Key-Value Store (KVS) is the basic data structure of the blockchain. Often, keys are names, and the value is blobs. KVS supports two operations, PUT and GET. The data structure is taken as a state at a given point in time. The default state database, LevelDB, can be replaced with CouchDB.


In what is known as ordered hashchain blocks of transactions, state changes are stored in order of occurrence, making it easy to reference later on. The blockchain records transactions within the ledger. A ledger contains ordered blocks, which contains an ordered transaction array. A ledger stores every state change whether successful or unsuccessful.

Fabric database

In Hyperledger Fabric, data is stored in two places, the state database and the ledger database.

The current state data represents the latest values for all assets in the ledger. Since the current state represents all the committed transactions on the channel, it is sometimes referred to as world state.

The ledger database stores serialized blocks where each block has one or more transactions. Each transaction contains a read-write set, which modifies one or more key/value pairs. The ledger is the definitive source of data and is immutable.

Ordering mechanisms

Hyperledger Fabric provides three ordering mechanisms.

The SOLO ordering mechanism, which involves a single ordering node, is most typically used by developers experimenting with Hyperledger Fabric networks.

The Kafka ordering mechanism is recommended for production use. The data consists of endorsed transactions and RW sets. Because it uses Apache Kafka, this type of ordering is crash fault-tolerant.

Lastly, the Simplified Byzantine Fault Tolerance ordering mechanism is both crash fault-tolerant and byzantine fault-tolerant, meaning it can reach agreement even in the presence of malicious or faulty nodes.


In a distributed ledger system, consensus is the process of reaching agreement on the next set of transactions to be added to the ledger. Hyperledger Fabric is made up of three distinct steps.

First, in the transaction endorsement step, an endorsing peer executes the chaincode, which, if it succeeds, yields an actual transaction for the ledger. Then, the endorsing peer signs the transaction and returns it to the proposer.

The ordering service supports strict ordering, meaning that if the Transaction T1 has already been written within block B1, then the same transaction T1 cannot be re-written into different blocks like B2 or B3. Lastly, validation and commitment include transaction validation and ledger commitment.

Smart contracts

A smart contract defines the transaction logic that controls the lifecycle of a business object contained in the global state. In Hyperledger Fabric, smart contract execution is called chaincode. Hyperledger Fabric users often use the terms smart contract and chaincode interchangeably.

Hyperledger Fabric smart contracts are also called chaincode and are written in Go. The chaincode serves as the business logic for a Hyperledger Fabric network, and the smart contract directs how involved nodes manipulate assets within the network.

How applications interact with the network

In Hyperledger Fabric, smart contracts and chaincode are hosted on the network, identified by name and version. To run chaincode or smart contracts, applications use SDK APIs that are implemented by the SDK.

Hyperledger Fabric has three options for developers to create applications, the Node.js SDK, the Java SDK, and the CLI. Additionally, Hyperledger provides Hyperledger Fabric Samples for users to explore features of Hyperledger Fabric.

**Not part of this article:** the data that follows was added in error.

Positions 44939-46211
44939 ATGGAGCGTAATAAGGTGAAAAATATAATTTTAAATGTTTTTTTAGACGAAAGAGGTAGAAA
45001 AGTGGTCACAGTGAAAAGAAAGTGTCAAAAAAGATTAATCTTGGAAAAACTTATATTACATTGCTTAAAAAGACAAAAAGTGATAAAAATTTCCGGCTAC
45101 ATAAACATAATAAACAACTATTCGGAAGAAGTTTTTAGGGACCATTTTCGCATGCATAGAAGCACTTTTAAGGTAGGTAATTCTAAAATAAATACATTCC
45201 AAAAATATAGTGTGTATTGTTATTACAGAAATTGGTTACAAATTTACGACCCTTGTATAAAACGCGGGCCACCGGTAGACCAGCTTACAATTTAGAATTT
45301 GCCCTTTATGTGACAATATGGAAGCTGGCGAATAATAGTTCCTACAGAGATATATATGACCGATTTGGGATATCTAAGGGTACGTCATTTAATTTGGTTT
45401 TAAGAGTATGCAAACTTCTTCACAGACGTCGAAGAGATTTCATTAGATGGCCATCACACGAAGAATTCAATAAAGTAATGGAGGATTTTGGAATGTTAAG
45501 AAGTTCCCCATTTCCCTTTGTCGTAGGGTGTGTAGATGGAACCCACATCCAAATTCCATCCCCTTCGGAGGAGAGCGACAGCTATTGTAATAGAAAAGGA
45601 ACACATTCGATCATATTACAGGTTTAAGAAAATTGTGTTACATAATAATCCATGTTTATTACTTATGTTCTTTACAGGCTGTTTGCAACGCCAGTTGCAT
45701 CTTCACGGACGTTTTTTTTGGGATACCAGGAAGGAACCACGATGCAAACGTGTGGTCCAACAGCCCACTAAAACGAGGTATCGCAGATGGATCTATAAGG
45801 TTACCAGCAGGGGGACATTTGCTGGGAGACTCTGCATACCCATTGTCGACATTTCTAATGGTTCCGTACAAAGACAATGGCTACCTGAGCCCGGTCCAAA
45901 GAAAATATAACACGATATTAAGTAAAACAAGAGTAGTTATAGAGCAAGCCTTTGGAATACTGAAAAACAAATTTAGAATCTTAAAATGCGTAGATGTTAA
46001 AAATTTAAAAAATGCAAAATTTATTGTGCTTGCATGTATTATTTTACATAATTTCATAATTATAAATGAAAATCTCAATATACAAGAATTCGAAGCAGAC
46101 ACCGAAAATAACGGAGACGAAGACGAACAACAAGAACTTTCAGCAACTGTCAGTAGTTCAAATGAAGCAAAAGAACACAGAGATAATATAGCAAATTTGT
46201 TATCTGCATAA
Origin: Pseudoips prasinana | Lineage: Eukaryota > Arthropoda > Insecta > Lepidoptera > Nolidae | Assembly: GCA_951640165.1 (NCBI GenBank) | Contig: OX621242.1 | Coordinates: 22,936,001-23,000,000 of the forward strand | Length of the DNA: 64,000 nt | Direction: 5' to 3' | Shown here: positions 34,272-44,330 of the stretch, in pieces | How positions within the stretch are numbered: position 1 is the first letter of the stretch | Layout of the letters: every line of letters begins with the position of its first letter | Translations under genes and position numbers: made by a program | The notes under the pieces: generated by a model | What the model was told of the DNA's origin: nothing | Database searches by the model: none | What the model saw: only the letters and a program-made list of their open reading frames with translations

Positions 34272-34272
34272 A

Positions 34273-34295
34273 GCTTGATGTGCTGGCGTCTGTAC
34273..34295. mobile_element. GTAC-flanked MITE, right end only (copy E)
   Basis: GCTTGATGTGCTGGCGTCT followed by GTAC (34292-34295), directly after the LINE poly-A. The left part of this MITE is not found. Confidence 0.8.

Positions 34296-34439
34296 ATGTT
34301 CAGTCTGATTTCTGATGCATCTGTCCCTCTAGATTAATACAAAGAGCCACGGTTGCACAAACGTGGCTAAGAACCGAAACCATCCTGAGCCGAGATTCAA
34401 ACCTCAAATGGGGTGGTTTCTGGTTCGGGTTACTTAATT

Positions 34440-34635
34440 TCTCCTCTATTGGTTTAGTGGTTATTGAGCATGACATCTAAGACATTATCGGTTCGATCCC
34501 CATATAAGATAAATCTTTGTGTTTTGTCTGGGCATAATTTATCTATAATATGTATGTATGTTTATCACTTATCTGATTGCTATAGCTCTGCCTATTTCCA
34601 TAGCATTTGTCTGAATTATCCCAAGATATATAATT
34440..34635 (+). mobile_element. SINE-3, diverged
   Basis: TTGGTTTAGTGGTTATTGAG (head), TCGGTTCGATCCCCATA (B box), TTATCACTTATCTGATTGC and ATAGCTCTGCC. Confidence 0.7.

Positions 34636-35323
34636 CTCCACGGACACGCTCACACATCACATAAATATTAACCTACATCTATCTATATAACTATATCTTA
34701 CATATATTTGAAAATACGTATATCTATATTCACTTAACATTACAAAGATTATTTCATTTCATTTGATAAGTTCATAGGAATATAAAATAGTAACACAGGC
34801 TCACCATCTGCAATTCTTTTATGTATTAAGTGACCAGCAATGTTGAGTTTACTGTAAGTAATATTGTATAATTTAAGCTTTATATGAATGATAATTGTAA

Developing a permissioned blockchain application

Now that we understand the Hyperledger Fabric architecture, let’s create a permissioned blockchain application. First, let’s clarify the main steps we’ll follow when developing our Hyperledger Fabric application.

First, we need to set up the development environment, including installations for the network where our smart contract will run. Next, we need to understand the Node.js SDK and the core programming behind our application. Hyperledger Fabric offers multiple SDKs, like Go, JavaScript, and Java. In this tutorial, we’ll work with a little bit of Go and lots of JavaScript.

Additionally, we need to understand sample smart contracts, including transactions. We’ll run queries as simulated by apps and also update the ledger. Lastly, we’ll develop a sample blockchain application using our smart contract.

Set up a development environment


To set up a development environment with Hyperledger Fabric, we’ll need the following

  1. The latest version of cURL
  2. Docker and Docker Compose ≥v17.06.2-ce
  3. Go v1.12.x
  4. Node.js ≥v8.9 or ≥v10.15.3


In our example, we’ll use Linux based distros Ubuntu 20.04 and 18.04. First, update your current machine with sudo apt-get update. Then, we’ll install cURL with sudo apt instal curl and check the cURL version with curl --version, as seen below:

 curl --version
curl 7.68.0 (x86_64-pc-linux-gnu) libcurl/7.68.0 OpenSSL/1.1.1f zlib/1.2.11 brotli/1.0.7 libidn2/2.2.0 libpsl/0.21.0 (+libidn2/2.2.0) libssh/0.9.3/openssl/zlib nghttp2/1.40.0 librtmp/2.3
Release-Date: 2020-01-08
Protocols: dict file ftp ftps gopher http https imap imaps ldap ldaps pop3 pop3s rtmp rtsp scp sftp smb smbs smtp smtps telnet tftp 
Features: AsynchDNS brotli GSS-API HTTP2 HTTPS-proxy IDN IPv6 Kerberos Largefile libz NTLM NTLM_WB PSL SPNEGO SSL TLS-SRP UnixSockets


We’ll need to install the required Docker packages as follows:

sudo apt-get install apt-transport-https ca-certificates gnupg-agent software-properties-common

Next, we’ll add Docker’s official GPG key:

curl -fsSL https://download.docker.com/linux/ubuntu/gpg | sudo apt-key add -
Download Fabric Code
Check OK

To set up Docker, run the following code: